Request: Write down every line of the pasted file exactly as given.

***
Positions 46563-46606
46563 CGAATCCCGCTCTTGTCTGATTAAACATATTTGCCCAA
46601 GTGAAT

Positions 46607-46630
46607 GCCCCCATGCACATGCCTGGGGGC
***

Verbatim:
Positions 46563-46606
46563 CGAATCCCGCTCTTGTCTGATTAAACATATTTGCCCAA
46601 GTGAAT

Positions 46607-46630
46607 GCCCCCATGCACATGCCTGGGGGC